First stop was the Allworthy’s lawyers, on Chancery Street in the old City of London. Ironically, I cannot get rid of the estates and title without first having it proved they are mine to dispose of. So Part One of the plan is just the same as for any legitimate claimant (or successful gold-digger) – beat off all challenges and opposition to the title. After that, we will see.
A black London taxi got us out of the rain and heading East towards the target, passing Trafalgar Square with the old and new statues – Nelson’s Column and the new, powerful modern sculpture of a proud, indomitable fur looking up accusingly Heavenwards, defiant forever. Things really have changed since Archbishop Crowley took over! There was quite an admiring crowd of tourists around it, some with their box brownie cameras out wanting a picture taken with the statue of the eldest and most beautiful of all the angels. ‘We fall for him, as he Fell for Us’, as the inscription on its base reads.
The taxi driver, a very cheerful rat gentleman, kept up a non-stop flow of Cockney chatter all the way. What with the weather, and the dim prospects of the bank holiday “dahn Saaaafend” (down in the direction of Southend, London East End’s traditional beach resort). To believe half of what he was saying, he had carried most of the famous names around London in the past few years. Not impossible, if a driver has ‘plum’ spots to pick up passengers outside Parliament, Whitehall, the Explorer’s Club and half a dozen other famous places. I was just glad there was no photograph of me in that newspaper last week for him to have recognised – though that will change soon enough, no doubt. It seems taxi drivers ‘people-spot’ as a hobby, like naturalists tick off wild animals they have seen.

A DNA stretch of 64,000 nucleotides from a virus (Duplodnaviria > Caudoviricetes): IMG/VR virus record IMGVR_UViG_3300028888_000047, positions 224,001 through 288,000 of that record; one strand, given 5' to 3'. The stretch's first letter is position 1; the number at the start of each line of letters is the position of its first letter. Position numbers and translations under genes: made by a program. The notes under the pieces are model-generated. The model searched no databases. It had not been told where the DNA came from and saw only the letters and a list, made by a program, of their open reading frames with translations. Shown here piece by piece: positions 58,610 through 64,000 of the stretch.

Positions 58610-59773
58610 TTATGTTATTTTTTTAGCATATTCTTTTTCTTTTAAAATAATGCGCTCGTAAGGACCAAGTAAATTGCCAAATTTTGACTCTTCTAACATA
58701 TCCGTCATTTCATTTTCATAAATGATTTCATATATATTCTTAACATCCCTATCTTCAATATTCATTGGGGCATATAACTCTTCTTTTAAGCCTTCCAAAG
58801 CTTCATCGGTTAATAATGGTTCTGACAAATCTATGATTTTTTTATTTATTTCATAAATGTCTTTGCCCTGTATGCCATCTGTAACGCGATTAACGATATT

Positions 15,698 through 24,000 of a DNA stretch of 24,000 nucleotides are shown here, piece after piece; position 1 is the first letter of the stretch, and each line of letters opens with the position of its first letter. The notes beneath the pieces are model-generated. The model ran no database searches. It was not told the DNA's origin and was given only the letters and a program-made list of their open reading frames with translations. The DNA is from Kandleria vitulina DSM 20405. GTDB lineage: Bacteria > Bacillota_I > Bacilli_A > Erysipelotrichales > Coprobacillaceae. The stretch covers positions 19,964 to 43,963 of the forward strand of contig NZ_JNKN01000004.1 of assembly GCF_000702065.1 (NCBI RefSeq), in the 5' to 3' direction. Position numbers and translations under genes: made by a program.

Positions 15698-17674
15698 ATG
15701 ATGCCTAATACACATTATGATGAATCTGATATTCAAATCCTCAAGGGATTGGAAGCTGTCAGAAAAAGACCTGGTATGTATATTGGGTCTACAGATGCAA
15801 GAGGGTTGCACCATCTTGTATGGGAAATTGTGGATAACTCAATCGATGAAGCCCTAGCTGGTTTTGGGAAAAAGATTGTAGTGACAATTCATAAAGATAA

So: half-past nine and we were dropped off outside the Inns of Chancery, traditional home to lawyers for centuries. I doubt our driver took us more than a third further than he might have done, and doubtless would have convincing explanations involving roadworks had we challenged him. Hopkirke and Randell (deceased) was the name on the polished brass plate outside; a liveried clerk took our names (“The dowager Lady Allworthy, accompanied by her secretary, companion and maid”) and ushered us in to an antique oak-panelled front room to await the Estate’s lawyers.
Miss Cabot whispered in Spontoonie that she was wondering which lawyer we would meet, the live or deceased one. In a few minutes we found out; Mr. Hopkirke shuffled in, an ancient rabbit whose dust-grey fur seemed quite as old as the early Georgian building around us.
Naturally, I had come prepared – or rather, in her role as my secretary Maria passed over for inspection my birth certificate, pedigree, the letter about my ‘marriage’ from Lord Allworthy’s local lawyers that dropped me in this whole mess, and my passport. It still took half an hour of detailed cross-examining from Mr. Hopkirke (whose ancient form hides a still razor-sharp mind) before he grudgingly accepted that I truly am who I claimed to be. That being established, he opened up a portfolio of the Allworthy estate, and invited me to look through it.
Oh my. The portfolio was more an index than a full description, but even so it took me half an hour to skim through. I had known about the shipyard and factories in Barrow-in-Furriness, the country mansion and the town house. It was all the other assets that took the time – controlling shares in breweries, factories and some enterprises I had not heard of – the “Westwind Import/Export Company”, the “Cosmopole Theatrical Agency” and similar ill-defined enterprises. Knowing something of my ‘husband’s’ tastes and the enterprises he had on Krupmark Island, I had a disturbing sensation that I have inherited a few dubious operations I would be better off without.